Gen. Aronda Nyakairima is the new internal affairs minister. Joshua Kato looks back at his life in the army.
By Joshua Kato
Gen. Aronda Nyakairima moved from the lowest ranks of the army to the top as Chief of Defence Forces. And on Thursday night, Nyakairima was moved from chief of the Uganda People’s Defence Forces (UPDF) and deployed as Minister of Internal Affairs.
In 2003, he was named Army Commander, replacing Maj. Gen. James Kazini and in 2005, he reached the very pinnacle of this journey, when he was appointed the first Chief of Defence Forces (CDF) of the UPDF.
Aronda now holds the record of the longest serving Army Commander in Uganda of 10 years.
Improved the army
Things changed for the better during his reign. Nyakairima was the sixth army commander since the National Resistance Army (NRA) captured power in 1986.
According to people who have worked with him, it is no surprise that he succeeded. He is naturally very organised, amazingly calm even under the most extreme circumstances and as fearless as a lion when the need arises.
Those are the characters of a good soldier, says one of his aides.
Aronda made a study of the reasons why the war in the north was not ending and issues of motivation of soldiers have been dealt with. “There were so many photos of soldiers in tattered uniforms,” an officer says. Soldiers are now smarter and many of them live in better conditions.
“We are now given four uniforms each year, instead of the two that we were getting before he came,” observed a lieutenant. Another said: “Our salary arrives on time these days.”
Such improvements are seen across operational areas like in Somalia and the Central African Republic, where soldiers are well supplied.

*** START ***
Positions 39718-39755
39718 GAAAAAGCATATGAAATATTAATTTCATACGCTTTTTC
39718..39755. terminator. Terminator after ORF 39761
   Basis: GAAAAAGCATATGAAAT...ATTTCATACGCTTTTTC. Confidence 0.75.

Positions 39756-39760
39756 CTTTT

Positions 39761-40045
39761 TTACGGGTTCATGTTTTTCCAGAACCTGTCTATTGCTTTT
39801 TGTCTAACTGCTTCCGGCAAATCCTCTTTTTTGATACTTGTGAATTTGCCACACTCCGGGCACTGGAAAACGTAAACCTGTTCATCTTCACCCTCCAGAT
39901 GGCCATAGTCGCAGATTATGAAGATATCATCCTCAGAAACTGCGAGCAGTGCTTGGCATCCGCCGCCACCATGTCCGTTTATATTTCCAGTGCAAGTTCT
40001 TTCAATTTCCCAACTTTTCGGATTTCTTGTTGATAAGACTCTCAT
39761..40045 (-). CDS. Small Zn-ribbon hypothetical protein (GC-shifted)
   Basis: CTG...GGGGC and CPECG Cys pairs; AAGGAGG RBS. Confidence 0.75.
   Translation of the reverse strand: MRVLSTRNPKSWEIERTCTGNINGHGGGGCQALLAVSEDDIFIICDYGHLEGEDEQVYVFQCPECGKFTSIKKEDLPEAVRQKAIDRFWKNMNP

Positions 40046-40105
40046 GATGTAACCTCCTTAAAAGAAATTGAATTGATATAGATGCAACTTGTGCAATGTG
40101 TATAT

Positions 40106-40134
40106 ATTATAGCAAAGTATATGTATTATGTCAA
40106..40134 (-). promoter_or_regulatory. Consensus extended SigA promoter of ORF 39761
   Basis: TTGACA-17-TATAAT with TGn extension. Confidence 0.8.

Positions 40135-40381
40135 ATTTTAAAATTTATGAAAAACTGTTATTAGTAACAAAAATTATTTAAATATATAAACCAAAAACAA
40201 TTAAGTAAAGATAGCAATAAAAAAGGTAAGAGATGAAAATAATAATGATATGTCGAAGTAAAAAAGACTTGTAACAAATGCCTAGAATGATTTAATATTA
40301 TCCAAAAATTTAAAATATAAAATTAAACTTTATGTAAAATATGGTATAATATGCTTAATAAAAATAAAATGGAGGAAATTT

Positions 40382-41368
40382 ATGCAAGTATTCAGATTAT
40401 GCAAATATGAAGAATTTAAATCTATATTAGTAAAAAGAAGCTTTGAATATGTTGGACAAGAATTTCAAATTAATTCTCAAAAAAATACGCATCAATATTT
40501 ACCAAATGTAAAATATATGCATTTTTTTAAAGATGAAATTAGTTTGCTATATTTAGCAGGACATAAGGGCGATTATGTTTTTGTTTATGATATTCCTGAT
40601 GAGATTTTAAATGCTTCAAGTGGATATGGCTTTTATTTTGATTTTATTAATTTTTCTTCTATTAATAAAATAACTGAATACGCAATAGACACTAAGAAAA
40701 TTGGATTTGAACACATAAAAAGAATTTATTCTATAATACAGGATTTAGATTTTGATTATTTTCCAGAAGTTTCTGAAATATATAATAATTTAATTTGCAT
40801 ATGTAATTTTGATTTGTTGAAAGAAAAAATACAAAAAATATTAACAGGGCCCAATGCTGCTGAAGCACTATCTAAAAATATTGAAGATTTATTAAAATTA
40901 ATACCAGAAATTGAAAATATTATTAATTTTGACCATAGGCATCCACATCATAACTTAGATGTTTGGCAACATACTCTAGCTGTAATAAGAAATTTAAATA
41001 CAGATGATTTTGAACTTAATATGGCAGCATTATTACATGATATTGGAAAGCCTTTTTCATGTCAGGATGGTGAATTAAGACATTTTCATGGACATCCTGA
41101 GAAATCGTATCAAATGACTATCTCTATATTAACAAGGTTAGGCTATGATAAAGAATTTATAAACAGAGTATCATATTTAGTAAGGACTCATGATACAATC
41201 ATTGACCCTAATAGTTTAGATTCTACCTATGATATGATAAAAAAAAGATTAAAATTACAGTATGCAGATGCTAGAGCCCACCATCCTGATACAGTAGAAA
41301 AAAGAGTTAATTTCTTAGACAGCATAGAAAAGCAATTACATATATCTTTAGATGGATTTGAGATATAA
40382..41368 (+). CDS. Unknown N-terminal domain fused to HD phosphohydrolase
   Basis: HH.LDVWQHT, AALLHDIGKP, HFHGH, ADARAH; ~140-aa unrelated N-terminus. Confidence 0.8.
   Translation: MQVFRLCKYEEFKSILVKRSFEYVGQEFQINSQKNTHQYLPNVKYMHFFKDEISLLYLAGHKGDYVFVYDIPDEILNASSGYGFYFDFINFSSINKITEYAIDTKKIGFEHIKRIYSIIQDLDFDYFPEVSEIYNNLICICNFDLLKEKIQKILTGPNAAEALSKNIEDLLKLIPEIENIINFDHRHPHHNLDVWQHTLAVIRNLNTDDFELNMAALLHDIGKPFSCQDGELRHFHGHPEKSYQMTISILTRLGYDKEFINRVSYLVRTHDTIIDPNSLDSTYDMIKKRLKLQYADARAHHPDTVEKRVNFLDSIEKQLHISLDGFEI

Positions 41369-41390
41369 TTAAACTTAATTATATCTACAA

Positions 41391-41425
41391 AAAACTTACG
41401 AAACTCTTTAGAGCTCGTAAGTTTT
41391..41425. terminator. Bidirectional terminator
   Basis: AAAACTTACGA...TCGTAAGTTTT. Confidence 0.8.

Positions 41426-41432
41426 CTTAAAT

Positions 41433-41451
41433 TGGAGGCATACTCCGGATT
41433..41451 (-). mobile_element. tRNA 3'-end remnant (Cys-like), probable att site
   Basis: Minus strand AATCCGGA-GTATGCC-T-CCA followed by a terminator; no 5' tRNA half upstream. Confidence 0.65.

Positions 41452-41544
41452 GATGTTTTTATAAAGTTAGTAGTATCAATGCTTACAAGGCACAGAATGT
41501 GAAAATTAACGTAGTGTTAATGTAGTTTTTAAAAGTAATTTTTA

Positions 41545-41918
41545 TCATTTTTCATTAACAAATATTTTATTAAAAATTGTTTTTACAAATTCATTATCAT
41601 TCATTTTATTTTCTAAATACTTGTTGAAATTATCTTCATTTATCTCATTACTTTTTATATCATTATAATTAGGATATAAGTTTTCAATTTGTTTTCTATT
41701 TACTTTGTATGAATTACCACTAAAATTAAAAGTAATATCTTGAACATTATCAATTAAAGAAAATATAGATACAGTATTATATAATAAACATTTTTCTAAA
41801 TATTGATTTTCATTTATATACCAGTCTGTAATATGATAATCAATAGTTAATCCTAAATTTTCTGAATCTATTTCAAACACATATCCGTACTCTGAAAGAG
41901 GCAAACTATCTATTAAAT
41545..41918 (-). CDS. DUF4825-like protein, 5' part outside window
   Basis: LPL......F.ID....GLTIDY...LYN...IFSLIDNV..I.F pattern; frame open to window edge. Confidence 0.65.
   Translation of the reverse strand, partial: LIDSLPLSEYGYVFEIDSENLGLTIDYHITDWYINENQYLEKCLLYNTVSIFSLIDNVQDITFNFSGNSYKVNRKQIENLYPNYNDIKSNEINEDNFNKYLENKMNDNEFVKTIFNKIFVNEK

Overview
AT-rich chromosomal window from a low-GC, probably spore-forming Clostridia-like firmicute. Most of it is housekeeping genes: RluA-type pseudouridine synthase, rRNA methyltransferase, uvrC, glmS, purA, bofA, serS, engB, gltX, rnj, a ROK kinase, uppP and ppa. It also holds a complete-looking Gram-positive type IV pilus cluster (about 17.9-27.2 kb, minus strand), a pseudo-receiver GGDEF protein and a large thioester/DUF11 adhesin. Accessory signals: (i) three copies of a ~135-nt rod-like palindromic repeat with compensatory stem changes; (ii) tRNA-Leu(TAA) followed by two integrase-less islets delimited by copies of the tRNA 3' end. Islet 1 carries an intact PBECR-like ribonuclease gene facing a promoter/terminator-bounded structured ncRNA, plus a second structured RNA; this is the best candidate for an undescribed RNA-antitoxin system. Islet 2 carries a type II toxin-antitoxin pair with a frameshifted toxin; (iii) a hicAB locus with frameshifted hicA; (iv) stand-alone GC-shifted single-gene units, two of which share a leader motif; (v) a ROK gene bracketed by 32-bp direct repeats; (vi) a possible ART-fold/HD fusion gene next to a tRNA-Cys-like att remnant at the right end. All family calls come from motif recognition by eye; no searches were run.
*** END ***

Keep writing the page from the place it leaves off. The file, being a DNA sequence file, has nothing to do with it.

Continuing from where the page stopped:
Former Chief of Defence forces Gen. Aronda Nyakairima talks to a resident of Kilembe mines in a tour of areas ravaged by heavy floods this year. PHOTO/Ali Waiswa
Construction of barracks
During his reign, construction of several barracks has been done. These include Kakiri, Kalama and Kasenyi. This was the first concerted effort to try and get rid of the infamous Mama yingiya pole (unipots) that had become characteristic of the army.
Nyakairima has emphasised training as a basic requirement for modernising the army. Kimaka Senior Command Staff College Jinja, an internationally recognised military academy, was established.
The first intake that included senior army officers has formed the basis for the army restructuring. Other heavy training was undertaken by most of the specialised units, including Artillery and Air Defence in Masindi, Armoured warfare at Kalama and the Airforce at Entebbe.
Efforts to weed out ghosts were made, all units are now clean and the right number of soldiers is deployed.
“These days, the standing order is that there should be regular reports about the strength of each unit, before and during the course of deployment. Casualties are immediately reported, as are defections,” says a soldier based at the Artillery and Air Defence Unit, Masindi.
By streamlining procurement in the UPDF, the army establishment has ensured that the best equipment is acquired.
Among key acquisitions in Nyakairima’s reign are brand new fighter jets from Russia, the SU-30s, new Main Battle Tanks (MBTs), modern air-defence equipment and APCs. Cases of junk equipment not been heard of for 10 years now.
Over 30 years as a soldier
Born in 1959, Aronda is the son of Mzee Nyakairima of Rukungiri. He joined the bush war in 1982 right from Makerere University, where he studied Political Science.
In the bush, Nyakairima, who was in his 20s, had several responsibilities, most of them risky. For example, at one time he was involved in urban subversion under a squad famously known as the Black Bomber.